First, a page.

¶Beware of Huffyuv's "Predict median" Mode
Ben Rudiak-Gould's Huffyuv is a fairly common lossless video codec on Windows. Its main advantages are fast compression speeds, lossless support for both YCbCr and RGB video, and of course, it's free. Because it's lossless, the compression ratios that can be obtained are limited, but generally you can get around 1.6:1 to 2.2:1 on average, and that's a big help when you can use it during real-time video capture.
There is, however, a bear trap in its settings.
If you bring up the configuration dialog for the video codec (Video > Compression > Huffyuv, Configure in VirtualDub), there are two combo boxes at the top of the dialog which set the prediction modes for YUY2 and RGB video. The prediction mode changes the way that Huffyuv attempts to detect patterns in the video and thus the speed and effectiveness of the compression. Most of the modes are fast for both compression and decompression, but you should be aware of the Predict Median mode on the YUY2 side. I've made the mistake of picking this mode before, and while it's fast for compression, it's unexpectedly slow for decompression. The reason it's so slow is that the Predict Median predictor goes through a non-vectorized scalar code path on the decompression side and is thus very slow. This won't affect your video, of course, but if this turns out to be too slow for your post-processing work, you can always recompress it again with another Huffyuv predictor thanks to the lossless nature of the codec.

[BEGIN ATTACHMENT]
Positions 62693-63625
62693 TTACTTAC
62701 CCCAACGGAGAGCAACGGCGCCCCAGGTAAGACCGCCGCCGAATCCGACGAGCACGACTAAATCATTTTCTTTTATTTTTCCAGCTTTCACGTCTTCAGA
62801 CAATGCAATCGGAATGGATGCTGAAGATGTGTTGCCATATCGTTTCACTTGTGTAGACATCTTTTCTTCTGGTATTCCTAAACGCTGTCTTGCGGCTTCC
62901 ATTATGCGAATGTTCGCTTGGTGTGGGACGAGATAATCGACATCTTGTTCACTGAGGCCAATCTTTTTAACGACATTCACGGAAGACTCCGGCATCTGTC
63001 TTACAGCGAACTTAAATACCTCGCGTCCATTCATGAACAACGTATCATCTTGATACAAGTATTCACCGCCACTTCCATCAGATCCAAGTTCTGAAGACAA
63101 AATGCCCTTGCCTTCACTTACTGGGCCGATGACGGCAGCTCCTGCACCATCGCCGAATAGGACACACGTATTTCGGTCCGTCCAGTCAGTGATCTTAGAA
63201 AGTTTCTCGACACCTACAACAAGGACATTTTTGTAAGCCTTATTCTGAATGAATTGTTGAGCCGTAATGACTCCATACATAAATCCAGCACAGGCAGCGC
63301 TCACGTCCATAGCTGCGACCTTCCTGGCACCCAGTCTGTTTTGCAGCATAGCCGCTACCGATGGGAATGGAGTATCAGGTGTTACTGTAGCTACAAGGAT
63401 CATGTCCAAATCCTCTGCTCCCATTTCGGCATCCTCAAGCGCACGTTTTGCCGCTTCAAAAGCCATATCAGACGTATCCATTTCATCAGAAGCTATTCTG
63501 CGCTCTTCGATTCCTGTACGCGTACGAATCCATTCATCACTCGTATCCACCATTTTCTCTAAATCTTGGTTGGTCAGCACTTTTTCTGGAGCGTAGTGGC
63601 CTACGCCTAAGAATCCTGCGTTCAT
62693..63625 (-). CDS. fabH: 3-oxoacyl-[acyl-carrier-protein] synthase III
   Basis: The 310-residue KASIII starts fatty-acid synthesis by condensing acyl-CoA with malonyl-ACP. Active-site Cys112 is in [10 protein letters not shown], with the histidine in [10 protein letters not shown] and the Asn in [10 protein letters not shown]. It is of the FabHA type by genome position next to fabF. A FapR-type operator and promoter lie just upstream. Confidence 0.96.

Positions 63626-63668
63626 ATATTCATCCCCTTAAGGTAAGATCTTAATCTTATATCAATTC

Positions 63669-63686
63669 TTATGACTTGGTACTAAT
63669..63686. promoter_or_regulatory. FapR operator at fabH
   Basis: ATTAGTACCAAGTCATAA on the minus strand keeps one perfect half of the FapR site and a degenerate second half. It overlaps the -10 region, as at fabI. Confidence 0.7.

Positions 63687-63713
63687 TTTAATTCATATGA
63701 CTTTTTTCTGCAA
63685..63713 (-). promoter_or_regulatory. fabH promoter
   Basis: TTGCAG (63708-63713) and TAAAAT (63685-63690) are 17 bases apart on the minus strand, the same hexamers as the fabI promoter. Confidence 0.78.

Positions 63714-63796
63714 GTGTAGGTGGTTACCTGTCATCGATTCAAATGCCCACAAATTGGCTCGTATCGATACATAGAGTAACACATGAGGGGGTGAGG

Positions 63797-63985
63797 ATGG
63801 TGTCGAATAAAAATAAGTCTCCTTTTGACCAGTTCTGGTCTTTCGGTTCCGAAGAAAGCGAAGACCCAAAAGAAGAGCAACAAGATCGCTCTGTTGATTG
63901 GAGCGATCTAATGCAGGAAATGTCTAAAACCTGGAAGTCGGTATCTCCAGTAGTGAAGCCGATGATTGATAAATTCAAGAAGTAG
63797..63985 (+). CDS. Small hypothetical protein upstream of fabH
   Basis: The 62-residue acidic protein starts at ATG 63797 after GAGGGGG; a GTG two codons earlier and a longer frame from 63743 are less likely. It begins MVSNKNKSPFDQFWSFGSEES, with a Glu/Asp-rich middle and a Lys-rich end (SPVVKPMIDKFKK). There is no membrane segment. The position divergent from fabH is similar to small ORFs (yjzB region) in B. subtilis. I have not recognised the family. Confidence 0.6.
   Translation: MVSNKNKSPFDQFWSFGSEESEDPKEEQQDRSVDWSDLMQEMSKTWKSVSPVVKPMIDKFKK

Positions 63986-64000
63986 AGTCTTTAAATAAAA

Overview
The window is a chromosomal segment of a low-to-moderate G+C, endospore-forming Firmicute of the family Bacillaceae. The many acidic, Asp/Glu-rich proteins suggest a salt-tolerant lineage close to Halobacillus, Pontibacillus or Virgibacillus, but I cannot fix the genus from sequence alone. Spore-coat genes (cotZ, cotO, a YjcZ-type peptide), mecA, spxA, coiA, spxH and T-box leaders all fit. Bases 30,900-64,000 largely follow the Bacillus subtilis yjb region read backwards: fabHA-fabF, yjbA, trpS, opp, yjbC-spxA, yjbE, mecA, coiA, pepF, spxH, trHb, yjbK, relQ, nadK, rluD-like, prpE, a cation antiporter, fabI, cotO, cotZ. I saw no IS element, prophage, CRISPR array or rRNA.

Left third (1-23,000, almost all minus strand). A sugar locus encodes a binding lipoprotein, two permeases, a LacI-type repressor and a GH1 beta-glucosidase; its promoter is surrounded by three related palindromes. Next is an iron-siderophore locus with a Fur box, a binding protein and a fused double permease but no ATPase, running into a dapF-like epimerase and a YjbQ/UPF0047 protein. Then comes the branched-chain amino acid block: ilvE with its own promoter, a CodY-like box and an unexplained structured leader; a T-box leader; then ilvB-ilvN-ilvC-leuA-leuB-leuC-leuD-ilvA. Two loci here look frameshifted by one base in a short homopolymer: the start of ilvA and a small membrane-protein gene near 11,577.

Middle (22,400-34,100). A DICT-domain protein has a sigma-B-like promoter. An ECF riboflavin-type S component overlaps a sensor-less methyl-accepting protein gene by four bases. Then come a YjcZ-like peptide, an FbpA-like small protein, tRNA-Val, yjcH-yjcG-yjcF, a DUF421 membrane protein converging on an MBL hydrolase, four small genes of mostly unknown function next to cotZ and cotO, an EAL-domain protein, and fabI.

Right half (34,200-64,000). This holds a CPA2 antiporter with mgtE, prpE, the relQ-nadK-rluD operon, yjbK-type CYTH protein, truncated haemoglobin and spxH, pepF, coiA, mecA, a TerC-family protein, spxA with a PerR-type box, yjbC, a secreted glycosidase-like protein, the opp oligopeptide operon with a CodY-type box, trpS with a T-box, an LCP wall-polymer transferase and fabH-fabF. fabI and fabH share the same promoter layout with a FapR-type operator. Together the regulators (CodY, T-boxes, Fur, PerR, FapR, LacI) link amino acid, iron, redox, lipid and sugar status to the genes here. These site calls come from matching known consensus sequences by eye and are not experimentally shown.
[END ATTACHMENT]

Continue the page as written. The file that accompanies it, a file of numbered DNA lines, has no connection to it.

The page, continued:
I should note that I only have experience with the last official version of Huffyuv, 2.1.1. There have been some unofficial updates to Huffyuv to add workarounds for compatibility issues with applications and to add YV12 support, but I don't know if those have any speed improvements to the predictor. I looked into trying to speed up the median predictor in it at one point but was unable to do so, and I'm guessing that it's a hard problem because it shares a lot in common with the Paeth predictor in PNG, which is also inherently serial and hard to parallelize. I also looked into rewriting the bitstream parser into C++, but I tried using compiler intrinsics and of course ended up hanging both the VC8 and VC9 compilers.
The MultimediaWiki has a description of the Huffyuv compression algorithm: http://wiki.multimedia.cx/index.php?title=HuffYUV. Unfortunately, it seems to be missing a few critical details, most notably the exact nature of the VLC bitstream: 32-bit words in little endian format, codewords placed starting from the MSB, Huffman codes allocated longest codeword first, and with a maximum codeword length of 31 bits.
Incidentally, just like with Avisynth, I've noticed that people like to butcher the name of this codec for some reason. It's Huffyuv, first letter capitalized, rest in lowercase. It's been that way since 1.0.0 and appears that way in the documentation, dialogs, and source code. Yet, for some reason, people keep misnaming this codec HuffYUV.